White Trash food, canning, pies, beets, turkey, bread pudding, asparagus, potlucks, sweet potatoes, rhubarb, spinach, Easter bunnies, jellybeans, ice cream, apricots, and dog food served as paté
3:58 p.m., Feb. 19
Senator Barbara Boxer delivered a statement concerning the re-licensing of California’s two nuclear power plants last Thursday at an oversight hearing for a Nuclear Regulatory Commission study on the safety of American nuclear power in the wake of the Fukushima disaster triggered by a massive earthquake and ensuing tsunami off the coast of Japan.
From Boxer’s prepared statement:
“The emergency in Japan serves as an important wake-up call for the United States, and we cannot afford to ignore it. If there is one lesson to be learned, it is that we must plan for the unexpected . . . the NRC is in the middle of a 90-day Task Force review of its processes and regulations in light of the events in Japan. The most recent inspections of California’s two nuclear power plants turned up numerous problems that need to be corrected.”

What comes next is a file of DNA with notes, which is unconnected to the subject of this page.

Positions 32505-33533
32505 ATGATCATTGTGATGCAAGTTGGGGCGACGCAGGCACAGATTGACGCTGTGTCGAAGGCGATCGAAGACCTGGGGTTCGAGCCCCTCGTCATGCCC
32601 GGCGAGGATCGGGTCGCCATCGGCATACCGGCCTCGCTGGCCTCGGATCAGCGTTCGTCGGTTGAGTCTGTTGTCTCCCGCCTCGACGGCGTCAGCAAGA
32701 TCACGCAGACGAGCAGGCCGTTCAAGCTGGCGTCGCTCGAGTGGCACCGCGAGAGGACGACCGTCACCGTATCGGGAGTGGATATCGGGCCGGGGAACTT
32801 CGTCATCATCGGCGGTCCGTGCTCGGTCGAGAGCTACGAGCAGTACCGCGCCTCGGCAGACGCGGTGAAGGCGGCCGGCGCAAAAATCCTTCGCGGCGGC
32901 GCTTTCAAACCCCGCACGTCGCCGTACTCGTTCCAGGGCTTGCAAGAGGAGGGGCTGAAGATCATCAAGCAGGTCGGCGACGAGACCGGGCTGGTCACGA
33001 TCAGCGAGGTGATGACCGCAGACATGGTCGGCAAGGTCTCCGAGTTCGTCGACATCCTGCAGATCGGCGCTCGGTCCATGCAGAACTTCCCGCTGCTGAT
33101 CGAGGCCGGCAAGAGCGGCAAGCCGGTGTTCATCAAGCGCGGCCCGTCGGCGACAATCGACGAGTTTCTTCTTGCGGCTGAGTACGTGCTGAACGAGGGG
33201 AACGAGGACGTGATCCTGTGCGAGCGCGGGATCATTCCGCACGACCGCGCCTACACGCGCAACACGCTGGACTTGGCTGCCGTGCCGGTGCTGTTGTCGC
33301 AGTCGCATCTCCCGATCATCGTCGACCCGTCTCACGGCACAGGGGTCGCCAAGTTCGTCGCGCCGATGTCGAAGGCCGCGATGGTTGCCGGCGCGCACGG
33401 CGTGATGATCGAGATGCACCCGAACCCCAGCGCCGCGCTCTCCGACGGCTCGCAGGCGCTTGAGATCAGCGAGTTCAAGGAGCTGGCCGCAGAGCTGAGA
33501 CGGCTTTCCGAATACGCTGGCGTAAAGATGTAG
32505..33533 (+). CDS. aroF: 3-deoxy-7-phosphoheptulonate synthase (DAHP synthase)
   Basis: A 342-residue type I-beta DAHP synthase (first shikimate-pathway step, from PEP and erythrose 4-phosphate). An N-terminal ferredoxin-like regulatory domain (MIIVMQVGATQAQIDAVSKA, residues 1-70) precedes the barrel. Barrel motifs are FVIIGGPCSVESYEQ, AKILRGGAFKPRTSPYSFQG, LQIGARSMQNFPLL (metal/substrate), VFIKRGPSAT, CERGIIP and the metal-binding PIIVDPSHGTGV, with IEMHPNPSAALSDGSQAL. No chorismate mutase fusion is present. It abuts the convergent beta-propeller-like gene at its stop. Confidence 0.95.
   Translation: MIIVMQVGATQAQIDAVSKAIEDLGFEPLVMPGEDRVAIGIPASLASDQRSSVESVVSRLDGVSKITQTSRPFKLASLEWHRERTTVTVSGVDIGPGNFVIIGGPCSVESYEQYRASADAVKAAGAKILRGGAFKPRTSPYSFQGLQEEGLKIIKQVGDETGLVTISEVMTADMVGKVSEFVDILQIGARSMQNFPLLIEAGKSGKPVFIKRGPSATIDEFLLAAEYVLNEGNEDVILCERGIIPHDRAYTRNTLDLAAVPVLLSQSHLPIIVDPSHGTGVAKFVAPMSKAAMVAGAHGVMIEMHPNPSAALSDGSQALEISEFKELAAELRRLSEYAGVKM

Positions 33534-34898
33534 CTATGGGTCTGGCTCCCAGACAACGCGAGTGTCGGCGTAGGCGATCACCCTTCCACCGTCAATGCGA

Among concerns regarding earthquake preparedness at the Diablo Canyon plant near San Luis Obispo were the absence of a contingency plan to access seawater for an alternate cooling source if an earthquake damaged access roads, and that a security fence blocks access to run hoses for cooling water from reservoirs to the plant.
Locally, issues at the San Onofre Nuclear Generating Station in northern San Diego County included the lack of an agreement for fuel to power backup generators and the storage of firefighting equipment in an area whose access could be complicated in the event of an earthquake.
The Reader reported last August on concerns that seismic activity concerns at both sites might be considerably greater than acknowledged at the time of the plants’ construction. Regardless, Diablo Canyon has filed a petition to extend its operating license (recently put on hold by the Nuclear Regulatory Commission), and San Onofre is preparing to do the same.